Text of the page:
Under the cancer-catching drive, the UK’s state-funded health service and P-Wave, a leading urinal products brand, have come together to put the message “Blood in your pee? Contact your GP practice” on urinal mats in thousands of men’s toilets across the country. Pubs, restaurants, shops, hotels and sports stadiums will be among the public places using the lifesaving mats with men’s workplaces also targeted
Urinal mats in public places in England will begin to carry blood in pee cancer warnings for men as part of a major new earlier diagnosis drive by the National Health Service (NHS) launched on Wednesday.
Under the cancer-catching drive, the UK’s state-funded health service and P-Wave, a leading urinal products brand, have come together to put the message “Blood in your pee? Contact your GP practice” on urinal mats in thousands of men’s toilets across the country. Pubs, restaurants, shops, hotels and sports stadiums will be among the public places using the lifesaving mats with men’s workplaces also targeted.
”Having blood in your pee – even just once – shouldn’t be ignored because it can be a sign of cancer, so it needs to be checked out by your GP (general practitioner) team,” said Professor Peter Johnson, NHS England National Clinical Director for Cancer.
“Cancer survival is at an all-time high, and we’re seeing more cancers than ever before being picked up at an early stage – and this partnership with P-wave is just one of the many ways we are helping people to be aware of possible cancer symptoms,” he said.
”While this initiative is about helping men spot the signs of cancer, everyone needs to be more aware – please look for any changes that may be unusual for you – and get checked out early, it could save your life,” he added.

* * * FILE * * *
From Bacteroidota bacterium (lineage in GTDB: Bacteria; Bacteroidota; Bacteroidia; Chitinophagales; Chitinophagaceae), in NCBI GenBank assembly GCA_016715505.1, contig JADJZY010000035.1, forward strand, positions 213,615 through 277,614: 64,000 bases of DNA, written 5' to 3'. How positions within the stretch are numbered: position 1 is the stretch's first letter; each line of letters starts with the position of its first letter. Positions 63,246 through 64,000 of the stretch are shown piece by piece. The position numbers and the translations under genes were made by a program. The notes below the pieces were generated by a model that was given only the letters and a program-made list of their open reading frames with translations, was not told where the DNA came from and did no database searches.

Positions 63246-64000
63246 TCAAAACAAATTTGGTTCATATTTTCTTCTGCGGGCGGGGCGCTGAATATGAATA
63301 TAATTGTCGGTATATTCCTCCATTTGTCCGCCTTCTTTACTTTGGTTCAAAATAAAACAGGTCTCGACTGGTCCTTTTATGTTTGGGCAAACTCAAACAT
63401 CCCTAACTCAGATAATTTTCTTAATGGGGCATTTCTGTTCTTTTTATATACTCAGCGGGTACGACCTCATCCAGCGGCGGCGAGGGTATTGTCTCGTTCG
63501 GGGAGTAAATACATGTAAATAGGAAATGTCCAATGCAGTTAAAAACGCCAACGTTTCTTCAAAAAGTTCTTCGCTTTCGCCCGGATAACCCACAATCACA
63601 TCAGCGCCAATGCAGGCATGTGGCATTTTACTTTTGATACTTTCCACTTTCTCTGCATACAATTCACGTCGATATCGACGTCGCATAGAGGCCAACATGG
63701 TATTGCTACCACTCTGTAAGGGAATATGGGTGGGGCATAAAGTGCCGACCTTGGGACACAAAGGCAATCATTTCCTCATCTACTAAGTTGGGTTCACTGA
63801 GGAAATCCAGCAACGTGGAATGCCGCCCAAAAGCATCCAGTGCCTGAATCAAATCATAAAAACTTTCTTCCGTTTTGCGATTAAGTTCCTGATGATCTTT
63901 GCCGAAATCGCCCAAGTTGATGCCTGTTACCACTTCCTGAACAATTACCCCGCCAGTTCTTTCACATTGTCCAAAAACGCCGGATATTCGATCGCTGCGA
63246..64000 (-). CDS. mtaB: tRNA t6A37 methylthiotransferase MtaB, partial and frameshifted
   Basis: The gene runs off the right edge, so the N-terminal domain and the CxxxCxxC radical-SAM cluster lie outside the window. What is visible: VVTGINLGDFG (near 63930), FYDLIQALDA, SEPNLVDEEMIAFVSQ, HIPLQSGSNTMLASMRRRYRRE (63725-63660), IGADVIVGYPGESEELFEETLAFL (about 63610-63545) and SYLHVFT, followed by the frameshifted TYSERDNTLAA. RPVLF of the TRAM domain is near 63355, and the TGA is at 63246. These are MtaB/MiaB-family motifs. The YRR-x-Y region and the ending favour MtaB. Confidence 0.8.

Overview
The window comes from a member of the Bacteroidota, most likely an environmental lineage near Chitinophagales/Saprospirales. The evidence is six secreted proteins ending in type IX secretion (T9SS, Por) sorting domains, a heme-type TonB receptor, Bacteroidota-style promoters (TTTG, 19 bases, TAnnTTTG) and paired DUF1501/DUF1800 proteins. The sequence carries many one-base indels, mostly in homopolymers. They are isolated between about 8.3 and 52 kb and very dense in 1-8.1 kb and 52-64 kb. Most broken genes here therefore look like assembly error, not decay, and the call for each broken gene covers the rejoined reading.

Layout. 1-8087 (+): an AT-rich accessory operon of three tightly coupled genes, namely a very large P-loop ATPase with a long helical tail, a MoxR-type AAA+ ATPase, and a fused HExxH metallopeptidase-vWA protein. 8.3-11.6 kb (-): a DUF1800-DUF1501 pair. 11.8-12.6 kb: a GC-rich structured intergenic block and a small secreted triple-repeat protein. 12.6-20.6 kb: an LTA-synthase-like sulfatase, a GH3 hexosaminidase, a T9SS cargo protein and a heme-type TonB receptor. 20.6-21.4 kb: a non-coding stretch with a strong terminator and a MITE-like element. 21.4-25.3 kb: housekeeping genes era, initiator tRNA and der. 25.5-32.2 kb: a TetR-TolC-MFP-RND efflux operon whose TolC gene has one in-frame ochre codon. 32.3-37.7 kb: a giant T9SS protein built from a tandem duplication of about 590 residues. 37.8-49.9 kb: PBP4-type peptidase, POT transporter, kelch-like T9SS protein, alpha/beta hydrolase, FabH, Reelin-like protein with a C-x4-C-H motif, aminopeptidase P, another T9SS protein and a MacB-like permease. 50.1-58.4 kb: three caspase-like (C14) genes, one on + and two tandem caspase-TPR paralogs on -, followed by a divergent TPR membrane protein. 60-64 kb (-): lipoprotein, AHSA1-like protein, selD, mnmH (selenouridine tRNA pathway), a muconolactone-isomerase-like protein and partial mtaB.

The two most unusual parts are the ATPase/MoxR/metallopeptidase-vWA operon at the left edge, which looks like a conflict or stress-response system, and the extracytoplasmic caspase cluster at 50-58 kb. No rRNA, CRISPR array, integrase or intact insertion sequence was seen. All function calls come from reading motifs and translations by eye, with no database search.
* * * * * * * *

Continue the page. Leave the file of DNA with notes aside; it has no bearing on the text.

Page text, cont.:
Passing blood in pee, even just once, is a common symptom for bladder, kidney or prostate cancers, which are all among the 10 most prevalent cancers in the country, and generally affect men more than women.
Other common symptoms of bladder, kidney or prostate cancer include peeing very often, sudden urges to pee or a burning sensation when you pee, difficulty peeing, a lump or swelling in your back, under your ribs, or in your neck, or pain in the side between the ribs and the hip.
“We are proud to be working with NHS England on this first-of-its-kind partnership, which offers a creative yet simple way to convey a potentially life-saving cancer awareness message,” said Dave Carson, P-Wave Managing Director.
The latest NHS push comes alongside a new survey which found that nearly half of men in England (46 per cent) thought blood in pee was not a symptom of cancer. And two-fifths (39 per cent) of men surveyed said they would wait until they’ve noticed blood in their pee multiple times before seeing a GP.
The new findings also show that just over half of men in England use a public urinal at least once a week and the majority of men (71 per cent) said they would be more likely to contact their GP practice if they saw messaging on a urinal mat and were experiencing blood in their pee.
Health chiefs believe this unique, first-of-its-kind partnership with P-wave will enable the NHS to place vital cancer awareness messaging in public urinals, a relevant location where symptoms such as blood in pee may first be noticed.
Data shows that in the last year, the number of people receiving lifesaving checks for cancer hit nearly 3 million, more than any other year on record.
The NHS wants to highlight that diagnosing cancer early means it is easier to treat and can save lives, which is why it is urging people to be aware of changes in their bodies and contact their GP practice if they notice symptoms that could be cancer.